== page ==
#70: Q&A: The Difference Between Perfectionism and Healthy Striving

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What’s the difference between perfectionism and healthy striving? 

It appears that there is a narrow line that separates the two, and many mothers have asked the same question. This is a great question because I have yet to meet a female athlete who does not suffer from perfectionism in some way. And a lot of athletes mistakenly believe that perfectionism is the reason they are good at their sport, but this is a myth. Perfectionism does not make anyone great at their sport since it always comes at a price.

Yes, it can lead to some positive outcomes, but it always comes at the expense of their mental, emotional, and long-term development. And we see so many athletes who self-identify as perfectionists burnout in their sport.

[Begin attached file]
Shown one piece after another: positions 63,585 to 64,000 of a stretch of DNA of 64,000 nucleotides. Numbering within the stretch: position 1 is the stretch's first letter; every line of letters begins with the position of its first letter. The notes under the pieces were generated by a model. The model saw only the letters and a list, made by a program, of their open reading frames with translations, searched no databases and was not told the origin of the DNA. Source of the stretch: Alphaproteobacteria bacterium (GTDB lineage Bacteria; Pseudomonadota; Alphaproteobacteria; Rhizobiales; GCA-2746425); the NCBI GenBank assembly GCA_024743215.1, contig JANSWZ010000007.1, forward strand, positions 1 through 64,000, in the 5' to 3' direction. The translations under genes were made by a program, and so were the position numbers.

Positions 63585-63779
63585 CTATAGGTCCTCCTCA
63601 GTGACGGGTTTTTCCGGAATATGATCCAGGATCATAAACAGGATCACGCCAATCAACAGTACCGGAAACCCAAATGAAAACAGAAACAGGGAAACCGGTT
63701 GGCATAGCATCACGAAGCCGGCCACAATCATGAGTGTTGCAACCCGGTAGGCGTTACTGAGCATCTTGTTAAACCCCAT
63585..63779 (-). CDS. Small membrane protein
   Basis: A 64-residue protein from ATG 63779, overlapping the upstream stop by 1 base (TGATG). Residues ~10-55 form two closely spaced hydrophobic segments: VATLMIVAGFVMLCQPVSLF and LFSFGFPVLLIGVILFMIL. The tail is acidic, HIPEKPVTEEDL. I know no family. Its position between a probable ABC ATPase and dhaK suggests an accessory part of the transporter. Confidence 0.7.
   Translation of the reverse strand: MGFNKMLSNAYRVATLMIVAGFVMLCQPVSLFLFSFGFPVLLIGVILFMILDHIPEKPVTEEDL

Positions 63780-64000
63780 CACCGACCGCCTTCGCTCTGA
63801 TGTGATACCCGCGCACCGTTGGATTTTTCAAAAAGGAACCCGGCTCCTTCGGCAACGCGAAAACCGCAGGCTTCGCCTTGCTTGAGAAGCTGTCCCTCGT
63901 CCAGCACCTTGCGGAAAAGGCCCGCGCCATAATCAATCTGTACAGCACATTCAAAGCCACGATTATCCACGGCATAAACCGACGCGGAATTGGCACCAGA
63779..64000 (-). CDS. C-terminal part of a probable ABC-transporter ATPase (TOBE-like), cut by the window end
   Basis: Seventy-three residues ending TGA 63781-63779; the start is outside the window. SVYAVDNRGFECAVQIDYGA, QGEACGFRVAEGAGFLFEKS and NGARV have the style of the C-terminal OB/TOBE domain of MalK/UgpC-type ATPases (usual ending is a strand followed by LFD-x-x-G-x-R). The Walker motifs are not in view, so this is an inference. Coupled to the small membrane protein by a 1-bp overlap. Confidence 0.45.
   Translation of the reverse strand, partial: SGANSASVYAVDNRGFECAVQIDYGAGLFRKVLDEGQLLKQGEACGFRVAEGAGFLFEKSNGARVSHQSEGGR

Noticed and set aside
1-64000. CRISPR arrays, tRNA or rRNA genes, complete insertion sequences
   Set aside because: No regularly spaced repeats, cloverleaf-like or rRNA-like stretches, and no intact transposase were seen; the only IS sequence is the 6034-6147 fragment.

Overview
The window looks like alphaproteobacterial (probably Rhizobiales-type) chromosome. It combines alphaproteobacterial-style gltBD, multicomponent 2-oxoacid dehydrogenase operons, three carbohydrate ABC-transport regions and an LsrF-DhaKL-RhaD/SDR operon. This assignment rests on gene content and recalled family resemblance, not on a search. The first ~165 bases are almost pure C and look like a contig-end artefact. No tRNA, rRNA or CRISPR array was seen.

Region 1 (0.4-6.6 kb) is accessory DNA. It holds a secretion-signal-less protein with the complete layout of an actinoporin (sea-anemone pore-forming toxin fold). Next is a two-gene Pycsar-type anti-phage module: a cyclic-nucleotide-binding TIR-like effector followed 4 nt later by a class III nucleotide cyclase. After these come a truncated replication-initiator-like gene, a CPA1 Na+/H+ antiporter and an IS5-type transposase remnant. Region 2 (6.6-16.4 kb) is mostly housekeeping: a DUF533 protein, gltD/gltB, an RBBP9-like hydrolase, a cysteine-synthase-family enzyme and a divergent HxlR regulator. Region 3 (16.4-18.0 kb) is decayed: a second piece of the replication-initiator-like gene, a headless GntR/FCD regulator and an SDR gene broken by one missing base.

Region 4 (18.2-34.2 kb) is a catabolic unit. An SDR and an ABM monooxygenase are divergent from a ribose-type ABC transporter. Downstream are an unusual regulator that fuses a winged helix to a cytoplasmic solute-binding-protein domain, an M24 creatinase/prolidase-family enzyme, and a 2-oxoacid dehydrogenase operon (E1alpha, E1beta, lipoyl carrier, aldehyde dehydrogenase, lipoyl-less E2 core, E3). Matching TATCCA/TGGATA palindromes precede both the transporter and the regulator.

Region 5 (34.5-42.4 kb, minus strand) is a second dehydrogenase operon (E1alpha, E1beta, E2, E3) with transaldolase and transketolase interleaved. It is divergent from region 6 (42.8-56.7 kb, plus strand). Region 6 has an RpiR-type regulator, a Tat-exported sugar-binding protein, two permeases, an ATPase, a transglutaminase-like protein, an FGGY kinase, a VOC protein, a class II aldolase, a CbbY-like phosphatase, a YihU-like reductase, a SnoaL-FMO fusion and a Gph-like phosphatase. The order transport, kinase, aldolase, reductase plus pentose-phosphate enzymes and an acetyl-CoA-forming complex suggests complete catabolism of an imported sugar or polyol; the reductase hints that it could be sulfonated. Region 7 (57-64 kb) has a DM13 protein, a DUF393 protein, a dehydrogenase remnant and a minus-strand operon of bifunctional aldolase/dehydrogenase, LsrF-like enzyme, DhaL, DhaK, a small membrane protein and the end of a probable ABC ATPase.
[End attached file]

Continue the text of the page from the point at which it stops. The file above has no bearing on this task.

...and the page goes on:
In this episode, we’ll discuss the differences between them.

Many of these principles are based on Brené Brown’s study. She spends a lot of time discussing the distinction between perfectionism and healthy striving.

It’s the same framework that The Elite Competitor Program uses. Perfectionism is the topic of module seven. We work with athletes to figure out what they’re going through and where they stand in terms of perfectionism and healthy striving. Then we provide them a framework for shifting toward healthy striving and letting go of perfectionism as a safety net.


Let’s start with the concept of perfectionism. Perfectionism serves as a protective shield. It’s a shield that protects athletes from being seen as well as the dread of failing. When it comes down to it, perfectionists’ self-worth and achievement (or lack thereof) are often linked to their confidence.